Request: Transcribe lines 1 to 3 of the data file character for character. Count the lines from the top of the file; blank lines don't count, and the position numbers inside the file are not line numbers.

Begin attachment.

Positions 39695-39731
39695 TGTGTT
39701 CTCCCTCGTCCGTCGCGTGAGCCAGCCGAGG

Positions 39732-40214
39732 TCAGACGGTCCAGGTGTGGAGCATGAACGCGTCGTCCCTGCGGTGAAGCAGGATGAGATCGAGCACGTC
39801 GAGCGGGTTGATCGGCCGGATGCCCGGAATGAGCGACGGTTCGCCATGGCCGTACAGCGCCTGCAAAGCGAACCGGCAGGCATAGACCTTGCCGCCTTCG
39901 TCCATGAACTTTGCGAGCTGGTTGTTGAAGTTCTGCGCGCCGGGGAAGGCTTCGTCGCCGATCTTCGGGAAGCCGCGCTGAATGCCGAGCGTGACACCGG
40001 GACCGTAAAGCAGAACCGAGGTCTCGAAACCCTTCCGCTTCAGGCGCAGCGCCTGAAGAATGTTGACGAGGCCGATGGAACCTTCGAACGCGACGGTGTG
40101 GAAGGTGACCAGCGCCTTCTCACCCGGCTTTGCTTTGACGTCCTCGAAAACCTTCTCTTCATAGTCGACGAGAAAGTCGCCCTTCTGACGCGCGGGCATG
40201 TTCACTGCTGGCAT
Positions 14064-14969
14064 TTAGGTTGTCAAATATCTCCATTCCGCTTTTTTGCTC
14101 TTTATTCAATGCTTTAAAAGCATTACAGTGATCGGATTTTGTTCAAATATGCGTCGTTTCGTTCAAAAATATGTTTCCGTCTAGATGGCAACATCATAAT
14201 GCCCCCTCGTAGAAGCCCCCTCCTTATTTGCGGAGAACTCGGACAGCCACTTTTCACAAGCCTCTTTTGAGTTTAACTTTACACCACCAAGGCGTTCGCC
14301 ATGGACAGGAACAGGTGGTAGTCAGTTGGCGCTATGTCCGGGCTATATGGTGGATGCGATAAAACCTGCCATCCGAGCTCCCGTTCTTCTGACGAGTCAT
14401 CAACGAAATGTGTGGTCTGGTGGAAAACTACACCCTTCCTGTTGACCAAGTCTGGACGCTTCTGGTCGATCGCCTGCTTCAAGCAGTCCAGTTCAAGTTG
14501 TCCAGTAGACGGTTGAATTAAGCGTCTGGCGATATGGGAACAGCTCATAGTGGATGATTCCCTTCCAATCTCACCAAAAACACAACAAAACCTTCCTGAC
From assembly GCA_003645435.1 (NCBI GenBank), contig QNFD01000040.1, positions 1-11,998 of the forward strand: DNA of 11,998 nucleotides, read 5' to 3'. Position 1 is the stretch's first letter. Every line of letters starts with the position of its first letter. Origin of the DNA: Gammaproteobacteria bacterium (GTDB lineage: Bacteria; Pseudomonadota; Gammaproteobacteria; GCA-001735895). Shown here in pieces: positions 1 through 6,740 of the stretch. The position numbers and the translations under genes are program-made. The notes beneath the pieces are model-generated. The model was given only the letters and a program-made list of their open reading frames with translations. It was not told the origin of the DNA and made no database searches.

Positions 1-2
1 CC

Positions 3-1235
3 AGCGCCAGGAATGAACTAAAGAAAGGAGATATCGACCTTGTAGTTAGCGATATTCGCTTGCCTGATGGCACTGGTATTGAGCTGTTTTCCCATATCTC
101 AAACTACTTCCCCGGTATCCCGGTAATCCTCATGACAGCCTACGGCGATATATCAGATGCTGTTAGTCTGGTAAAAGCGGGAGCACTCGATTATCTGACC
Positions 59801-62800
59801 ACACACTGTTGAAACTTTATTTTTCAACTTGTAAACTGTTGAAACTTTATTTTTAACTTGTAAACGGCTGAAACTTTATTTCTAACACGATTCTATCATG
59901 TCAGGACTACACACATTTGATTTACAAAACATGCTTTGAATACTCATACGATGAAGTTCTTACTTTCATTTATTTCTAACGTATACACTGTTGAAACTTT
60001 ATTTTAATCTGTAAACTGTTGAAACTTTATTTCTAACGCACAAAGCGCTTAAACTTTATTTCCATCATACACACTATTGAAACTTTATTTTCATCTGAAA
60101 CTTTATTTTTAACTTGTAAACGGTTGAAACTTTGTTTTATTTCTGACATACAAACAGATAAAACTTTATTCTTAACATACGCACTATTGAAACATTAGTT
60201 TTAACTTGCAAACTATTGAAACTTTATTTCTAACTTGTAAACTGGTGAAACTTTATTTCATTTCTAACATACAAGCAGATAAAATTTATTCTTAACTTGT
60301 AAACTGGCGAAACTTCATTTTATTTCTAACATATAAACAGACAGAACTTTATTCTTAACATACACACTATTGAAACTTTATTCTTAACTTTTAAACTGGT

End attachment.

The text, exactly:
Positions 39695-39731
39695 TGTGTT
39701 CTCCCTCGTCCGTCGCGTGAGCCAGCCGAGG